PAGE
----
What is a Straight Ally?
A straight ally, by definition, is a heterosexual, cisgender person who supports equal rights, gender equality, and LGBTQ social movements. While there are several ways to practice allyship, there is a notable difference between performative allyship and active allyship. A passive or performative ally might support LGBTQ initiatives but isn’t doing anything actionable to help the LGBTQ community. An active ally, however, is someone who witnesses injustice and then actively responds to it.
Being an active, effective ally is more than just listening and learning (although that is a huge part!). As a straight ally, you will have access to spaces that might not be inclusive or safe to marginalized people. You can use your social agency to uplift LGBTQ voices and be an advocate for inclusion and equality.
Statistical Results From The Trevor Project’s National Survey On LGBTQ Mental Health 2020
According to a recent survey on LGBTQ youth mental health from The Trevor Project, safe spaces and social support positively impact the well-being of LGBTQ youth. This study provides critical insight into LGBTQ youth mental health disparities and discrimination regarding housing, healthcare, instability, subjection to conversion therapy, and risk of suicide. This is the largest survey of LGBTQ youth mental health ever conducted.
The results show the resiliency and diversity of the LGBTQ community, especially amongst young people. Affirming someone’s identity has an invaluable impact on overall health and well-being:
Listen And Respect The Experiences Of Others
While there are (not nearly enough) anti-discrimination and equality laws in place across our country, that does not change the culture at the ground level. Straight allies play a crucial role in ensuring LGBTQ people experience safety and equality by actively demonstrating that LGBTQ issues are human rights issues that need to be fought for and protected by everyone, not just those in the LGBTQ community.
An essential and informative first step as a straight ally is taking some time to educate yourself on LGBTQ history. Knowledge is power, and making an effort to learn about the LGBTQ experience throughout history demonstrates active allyship. By doing this, you are coming into a conversation informed with essential background knowledge and not relying on a member of the LGBTQ community to teach you about their struggles. This is a crucial first step in your allyship journey.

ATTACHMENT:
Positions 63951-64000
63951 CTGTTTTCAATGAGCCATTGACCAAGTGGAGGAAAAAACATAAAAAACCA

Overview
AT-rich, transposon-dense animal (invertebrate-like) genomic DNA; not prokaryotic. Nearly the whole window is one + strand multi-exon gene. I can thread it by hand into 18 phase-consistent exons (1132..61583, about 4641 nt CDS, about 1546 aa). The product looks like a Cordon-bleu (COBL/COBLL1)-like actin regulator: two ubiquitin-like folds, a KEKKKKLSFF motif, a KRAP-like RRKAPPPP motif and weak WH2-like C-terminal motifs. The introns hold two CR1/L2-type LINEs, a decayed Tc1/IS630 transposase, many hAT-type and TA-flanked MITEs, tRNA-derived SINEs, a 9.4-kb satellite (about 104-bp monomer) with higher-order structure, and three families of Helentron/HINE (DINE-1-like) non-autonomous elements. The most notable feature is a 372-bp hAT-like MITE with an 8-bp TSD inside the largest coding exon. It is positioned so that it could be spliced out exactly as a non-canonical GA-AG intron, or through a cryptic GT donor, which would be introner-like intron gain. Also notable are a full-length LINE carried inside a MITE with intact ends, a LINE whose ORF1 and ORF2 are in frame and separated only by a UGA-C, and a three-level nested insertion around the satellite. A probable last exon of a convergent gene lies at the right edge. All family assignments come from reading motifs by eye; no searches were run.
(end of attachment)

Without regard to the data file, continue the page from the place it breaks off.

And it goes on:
Listening is an invaluable skill that is especially important when practicing allyship from a place of privilege. When talking with someone from the LGBTQ community, actively listen to what they choose to share about themselves. For example, you can affirm someone’s identity by using their preferred name and pronoun.
This is an important action that validates and supports their identity. Let go of any previous assumptions or preconceptions about someone’s experience or identity. By listening and giving normalizing and affirming responses, you create a comfortable environment for someone to share about themselves authentically.
Speak Up And Take A Stand
Misgendering--when someone refers to someone else using a name, pronoun, or another identifier that does not match their gender identity--can sometimes happen. It is not always malicious, but even if it is a genuine mistake, it is important as an ally to correct the speaker gently. Reiterate the correct form, which further normalizes it. A key part of this is to challenge assertively and in the moment. If it feels uncomfortable for you as a straight ally, imagine how it must feel to handle these conversations as an LGBTQ person constantly. This is a way to demonstrate and offer support to LGBTQ people you know. If you do see injustice or malicious intent, speak up about it.
Start An Ally Network
Whether at work or on campus, starting an ally network to work with and alongside the community’s LGBTQ network allows allies to work towards common goals while also keeping a safe space available for LGBTQ people to have just for themselves. Part of being a straight ally is also recognizing how important it is for LGBTQ people to have spaces to connect and congregate just for them.